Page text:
Phil MeekinView Profile
An Institute of Fiscal Studies (IFS) thinktank has warned UK workers that wages will be no higher in 2022 than they were in 2007 as weak pay growth over the past 10 years has been exacerbated by predicted welfare cuts. After the recent spring budget, the thinktank analysed the outlook for many and found that we are heading toward an unprecedented 15 years of lost earnings growth.
As we head into the third successive parliament of austerity, after a decade of lost earnings growth, households are due to be hit with big cuts to welfare. This is set to tighten the budget further for many, especially those classed as ‘just about managing’, who are usually in work but are relying on state benefits such as child tax credits to make up the shortfall to pay their essential household bills.
Director of the thinktank, Paul Johnson, pointed to the global financial crisis which hurt the UK economy and a decade on, income and earnings growth prospects remain weak. Speaking at the IFS’ post-budget day briefing, he said; “On current forecasts average earnings will be no higher in 2022 than they were in 2007. Fifteen years without a pay rise. I’m rather lost for superlatives. This is completely unprecedented,”
The Office for Budget Responsibility’s (OBR) latest outlook for the economy implied the financial crisis had seen the UK suffer permanent productivity losses. As a result of this, wages have also suffered as many businesses are likely to be struggling to meet wage bills due to lower output.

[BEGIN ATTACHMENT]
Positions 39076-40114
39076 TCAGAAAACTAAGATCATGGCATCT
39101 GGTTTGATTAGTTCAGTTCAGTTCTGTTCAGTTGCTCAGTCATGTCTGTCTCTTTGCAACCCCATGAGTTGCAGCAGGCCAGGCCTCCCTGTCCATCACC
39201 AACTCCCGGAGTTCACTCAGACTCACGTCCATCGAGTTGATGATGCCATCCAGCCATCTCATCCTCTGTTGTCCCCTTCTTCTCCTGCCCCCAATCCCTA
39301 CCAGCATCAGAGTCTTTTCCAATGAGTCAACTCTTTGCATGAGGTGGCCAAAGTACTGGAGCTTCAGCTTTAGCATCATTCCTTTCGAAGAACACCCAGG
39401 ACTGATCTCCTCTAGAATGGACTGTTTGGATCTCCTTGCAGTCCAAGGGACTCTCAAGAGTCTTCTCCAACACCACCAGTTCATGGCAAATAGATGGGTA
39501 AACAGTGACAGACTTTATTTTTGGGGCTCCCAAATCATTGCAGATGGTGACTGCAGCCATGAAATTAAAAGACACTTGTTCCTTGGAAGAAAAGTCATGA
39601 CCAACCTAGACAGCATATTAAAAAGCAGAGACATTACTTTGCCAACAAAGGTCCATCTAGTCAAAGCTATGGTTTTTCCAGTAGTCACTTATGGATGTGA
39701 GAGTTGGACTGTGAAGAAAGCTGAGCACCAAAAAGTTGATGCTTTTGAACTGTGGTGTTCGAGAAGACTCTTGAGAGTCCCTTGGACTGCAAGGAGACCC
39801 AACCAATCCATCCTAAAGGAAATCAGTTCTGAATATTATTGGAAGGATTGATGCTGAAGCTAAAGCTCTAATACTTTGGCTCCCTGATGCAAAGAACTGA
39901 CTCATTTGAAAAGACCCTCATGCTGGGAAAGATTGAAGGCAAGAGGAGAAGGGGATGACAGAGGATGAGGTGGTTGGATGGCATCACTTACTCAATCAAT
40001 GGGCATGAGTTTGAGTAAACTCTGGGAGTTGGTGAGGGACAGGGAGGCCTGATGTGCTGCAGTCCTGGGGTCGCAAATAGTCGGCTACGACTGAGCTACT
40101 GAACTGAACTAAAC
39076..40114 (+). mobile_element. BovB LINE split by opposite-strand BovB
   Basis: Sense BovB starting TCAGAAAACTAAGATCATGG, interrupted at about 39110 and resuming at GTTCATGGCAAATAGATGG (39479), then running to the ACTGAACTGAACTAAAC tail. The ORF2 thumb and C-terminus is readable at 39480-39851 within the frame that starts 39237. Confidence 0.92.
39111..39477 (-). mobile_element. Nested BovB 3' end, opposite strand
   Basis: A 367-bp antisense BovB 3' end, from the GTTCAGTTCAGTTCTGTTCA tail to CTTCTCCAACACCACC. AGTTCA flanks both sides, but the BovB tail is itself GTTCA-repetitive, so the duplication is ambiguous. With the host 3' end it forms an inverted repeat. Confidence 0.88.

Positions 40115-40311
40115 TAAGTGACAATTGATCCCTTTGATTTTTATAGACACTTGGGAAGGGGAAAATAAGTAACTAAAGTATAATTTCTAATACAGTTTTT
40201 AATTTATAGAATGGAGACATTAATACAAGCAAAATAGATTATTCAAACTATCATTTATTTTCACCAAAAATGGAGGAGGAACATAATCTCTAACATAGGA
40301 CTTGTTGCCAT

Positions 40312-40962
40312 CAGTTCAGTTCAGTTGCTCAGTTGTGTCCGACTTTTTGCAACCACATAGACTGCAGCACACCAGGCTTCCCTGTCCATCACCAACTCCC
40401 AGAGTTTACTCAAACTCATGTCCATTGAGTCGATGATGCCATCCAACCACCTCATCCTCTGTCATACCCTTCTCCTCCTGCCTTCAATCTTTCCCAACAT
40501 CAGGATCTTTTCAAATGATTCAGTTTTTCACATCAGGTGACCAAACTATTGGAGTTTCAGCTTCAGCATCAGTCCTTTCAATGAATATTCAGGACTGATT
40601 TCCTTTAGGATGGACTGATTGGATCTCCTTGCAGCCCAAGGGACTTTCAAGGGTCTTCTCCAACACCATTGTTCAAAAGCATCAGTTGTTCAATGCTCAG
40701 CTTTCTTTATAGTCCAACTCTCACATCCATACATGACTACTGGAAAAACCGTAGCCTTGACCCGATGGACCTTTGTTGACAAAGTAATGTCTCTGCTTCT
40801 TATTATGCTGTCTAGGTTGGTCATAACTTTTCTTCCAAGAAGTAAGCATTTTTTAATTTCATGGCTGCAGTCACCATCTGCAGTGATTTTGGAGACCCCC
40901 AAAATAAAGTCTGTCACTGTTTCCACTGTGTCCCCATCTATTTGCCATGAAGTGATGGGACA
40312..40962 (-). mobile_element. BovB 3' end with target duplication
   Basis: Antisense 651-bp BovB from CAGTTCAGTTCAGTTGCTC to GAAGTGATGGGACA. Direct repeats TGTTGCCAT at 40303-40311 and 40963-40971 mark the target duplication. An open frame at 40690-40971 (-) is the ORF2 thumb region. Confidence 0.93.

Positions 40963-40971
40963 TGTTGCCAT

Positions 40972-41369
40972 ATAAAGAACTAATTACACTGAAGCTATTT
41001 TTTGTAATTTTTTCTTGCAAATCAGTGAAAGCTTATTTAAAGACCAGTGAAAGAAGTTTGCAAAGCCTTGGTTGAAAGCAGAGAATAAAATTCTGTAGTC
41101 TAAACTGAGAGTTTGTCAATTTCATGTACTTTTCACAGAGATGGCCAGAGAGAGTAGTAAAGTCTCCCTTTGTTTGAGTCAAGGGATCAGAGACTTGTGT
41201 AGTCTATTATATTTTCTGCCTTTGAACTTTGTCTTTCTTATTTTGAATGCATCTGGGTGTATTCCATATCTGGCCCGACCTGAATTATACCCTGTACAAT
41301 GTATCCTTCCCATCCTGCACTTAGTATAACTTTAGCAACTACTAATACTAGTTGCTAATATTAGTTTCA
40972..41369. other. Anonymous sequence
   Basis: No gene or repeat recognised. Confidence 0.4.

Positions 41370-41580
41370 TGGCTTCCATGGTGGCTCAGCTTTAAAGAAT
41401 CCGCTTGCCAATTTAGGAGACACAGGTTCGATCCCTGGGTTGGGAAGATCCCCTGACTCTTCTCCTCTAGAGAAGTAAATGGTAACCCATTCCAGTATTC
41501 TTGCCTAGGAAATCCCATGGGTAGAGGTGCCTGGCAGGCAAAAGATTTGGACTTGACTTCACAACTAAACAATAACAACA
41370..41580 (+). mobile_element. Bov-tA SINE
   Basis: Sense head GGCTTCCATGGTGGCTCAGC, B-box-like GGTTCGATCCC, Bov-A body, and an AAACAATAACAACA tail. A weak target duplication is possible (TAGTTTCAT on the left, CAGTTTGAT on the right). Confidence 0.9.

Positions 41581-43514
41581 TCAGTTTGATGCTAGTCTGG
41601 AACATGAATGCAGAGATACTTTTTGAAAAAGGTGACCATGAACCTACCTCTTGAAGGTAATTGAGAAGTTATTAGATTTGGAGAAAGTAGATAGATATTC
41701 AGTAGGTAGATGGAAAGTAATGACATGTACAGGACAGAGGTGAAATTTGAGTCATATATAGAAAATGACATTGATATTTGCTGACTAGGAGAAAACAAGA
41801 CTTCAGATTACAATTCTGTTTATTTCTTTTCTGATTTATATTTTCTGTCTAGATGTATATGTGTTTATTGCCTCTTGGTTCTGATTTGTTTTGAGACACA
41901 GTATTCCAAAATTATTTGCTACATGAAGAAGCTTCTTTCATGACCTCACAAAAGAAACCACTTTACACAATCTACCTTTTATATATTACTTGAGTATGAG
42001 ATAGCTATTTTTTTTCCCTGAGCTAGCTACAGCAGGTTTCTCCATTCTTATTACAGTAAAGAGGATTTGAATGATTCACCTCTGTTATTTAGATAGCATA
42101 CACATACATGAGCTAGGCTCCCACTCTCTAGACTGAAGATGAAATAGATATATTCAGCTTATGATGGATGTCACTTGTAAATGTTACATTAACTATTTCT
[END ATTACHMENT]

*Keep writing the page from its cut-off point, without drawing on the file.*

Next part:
The OBR noted that this will be a third parliament of austerity due to the current state of the country’s borrowing. In 2020, the UK is set to borrow £20bn, around £30bn more than last year’s budget intended us to borrow. As a result, the government has a lot of work to do to cut spending if they want to get back on track with the planned budget.
The Resolution Foundation commented on the current state of pay and household finances recently by claiming that the UK is in the worst decade for pay growth since the Napoleonic wars of 1803-1815. This is backed up by findings which suggest that UK families will miss out on £12,000 of growth in pay by 2020, making it the worst decade for wages for 210 years.
Although pay packets themselves are not predicted to fall, the rise in inflation will exceed any wage growth to come this year so real take home pay will fall for many as the money in their pocket will not go as far.
Torsten Bell, director of the Resolution Foundation, spoke to the Guardian regarding these findings; “The combination of weak pay growth and over £12bn of benefit cuts means that for the poorest third of households this parliament is actually set to be worse than the years following the financial crisis.”
Director of economics at the Health Foundation, Anita Charlesworth, said that an extra 1% of GDP needs to be found to put towards austerity measures. However, with the current levels of tax, she is not sure exactly how this extra money will be found.
This is particularly worrying at a time when councils are shouldering the burden of austerity and will soon have their budgets cut to the bare minimum. As a result, most councils are focusing on funding adult and children’s social care and not much else.
From the cost of food to using essential services, many things we interact with or need on a daily basis are looking likely to become a lot more expensive over the coming months. With no planned increases in wages above the absolute minimum and cuts to the welfare system, 15 years without a pay rise will be difficult for many.